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Can oak trees be grown from acorns?

Last Updated: Apr 19, 2016  |  2 Views

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Yes they can! But the procedure for germinating acorns depends on whether they come from oaks in the white oak family or red oak family.

White oaks (e.g. white oak, English oak, chestnut oak) have leaves with distinctly rounded lobes, whereas red oaks (northern red oak, black oak, blackjack oak and pin oak) generally have sharply pointed lobes. White oak acorns should be collected from the ground in the fall and planted immediately. Alternatively, the acorns can be stored in plastic bags in a cold place until spring.

Red oak acorns require a process called "stratification"--moist chilling--before they can germinate. After washing off any debris, mix the acorns with a moist growing medium and store them in a sealed plastic bag at 33-41°F (refrigerator temperature) for at least 4-8 weeks before planting outside in the spring.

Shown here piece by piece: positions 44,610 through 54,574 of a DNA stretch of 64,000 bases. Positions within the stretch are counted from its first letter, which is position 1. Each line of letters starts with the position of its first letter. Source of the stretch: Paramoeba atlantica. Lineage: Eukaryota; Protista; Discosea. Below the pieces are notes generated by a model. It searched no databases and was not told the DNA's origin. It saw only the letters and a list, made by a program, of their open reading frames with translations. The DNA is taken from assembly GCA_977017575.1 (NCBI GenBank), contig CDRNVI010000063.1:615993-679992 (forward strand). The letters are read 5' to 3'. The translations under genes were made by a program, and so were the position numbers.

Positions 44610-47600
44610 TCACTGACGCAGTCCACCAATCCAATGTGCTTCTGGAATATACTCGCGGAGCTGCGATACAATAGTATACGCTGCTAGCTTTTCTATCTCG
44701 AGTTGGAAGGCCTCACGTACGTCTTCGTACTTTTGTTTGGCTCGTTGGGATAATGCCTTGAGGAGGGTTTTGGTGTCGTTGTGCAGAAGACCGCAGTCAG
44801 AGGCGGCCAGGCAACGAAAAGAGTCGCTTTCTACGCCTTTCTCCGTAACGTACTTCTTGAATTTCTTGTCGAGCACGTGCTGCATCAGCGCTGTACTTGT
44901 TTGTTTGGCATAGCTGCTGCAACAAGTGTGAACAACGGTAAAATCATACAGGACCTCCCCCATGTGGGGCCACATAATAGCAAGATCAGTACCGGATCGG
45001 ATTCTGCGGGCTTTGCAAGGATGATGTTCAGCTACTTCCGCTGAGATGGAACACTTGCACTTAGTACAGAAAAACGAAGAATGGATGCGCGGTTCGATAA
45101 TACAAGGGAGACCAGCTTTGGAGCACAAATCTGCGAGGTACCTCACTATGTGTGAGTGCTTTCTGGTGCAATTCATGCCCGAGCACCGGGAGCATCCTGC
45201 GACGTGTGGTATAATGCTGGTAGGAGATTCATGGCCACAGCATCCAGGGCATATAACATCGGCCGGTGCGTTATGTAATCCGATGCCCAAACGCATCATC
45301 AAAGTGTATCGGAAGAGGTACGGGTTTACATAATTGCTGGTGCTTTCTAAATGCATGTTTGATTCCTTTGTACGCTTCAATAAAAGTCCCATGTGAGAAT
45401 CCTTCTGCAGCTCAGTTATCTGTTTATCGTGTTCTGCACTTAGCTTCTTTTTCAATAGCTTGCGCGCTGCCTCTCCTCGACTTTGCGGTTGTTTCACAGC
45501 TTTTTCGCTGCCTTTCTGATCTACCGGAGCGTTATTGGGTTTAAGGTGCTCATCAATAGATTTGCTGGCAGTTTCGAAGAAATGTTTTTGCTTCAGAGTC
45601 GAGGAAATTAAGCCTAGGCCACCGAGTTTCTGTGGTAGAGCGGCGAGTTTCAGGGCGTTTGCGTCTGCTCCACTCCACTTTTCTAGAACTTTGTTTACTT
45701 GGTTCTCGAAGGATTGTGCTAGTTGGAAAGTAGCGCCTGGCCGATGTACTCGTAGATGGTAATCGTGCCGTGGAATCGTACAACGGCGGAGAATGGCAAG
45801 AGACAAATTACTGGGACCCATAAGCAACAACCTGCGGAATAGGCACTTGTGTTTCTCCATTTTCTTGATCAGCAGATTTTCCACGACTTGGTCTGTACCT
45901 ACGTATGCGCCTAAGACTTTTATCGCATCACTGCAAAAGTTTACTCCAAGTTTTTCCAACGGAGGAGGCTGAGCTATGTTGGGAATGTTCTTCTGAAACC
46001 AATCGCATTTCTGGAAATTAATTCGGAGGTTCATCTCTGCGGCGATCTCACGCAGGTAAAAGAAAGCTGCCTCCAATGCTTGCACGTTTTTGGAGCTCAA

After planting the acorns, be patient; it will take 10-12 years or so to get an oak that is 10 ft. high!

For tips on a variety of gardening topics, see our Plant Information Guides.

- Courtesy of NYBG Plant Information Service

 

Answered by Anita FinkleBookmark and Share

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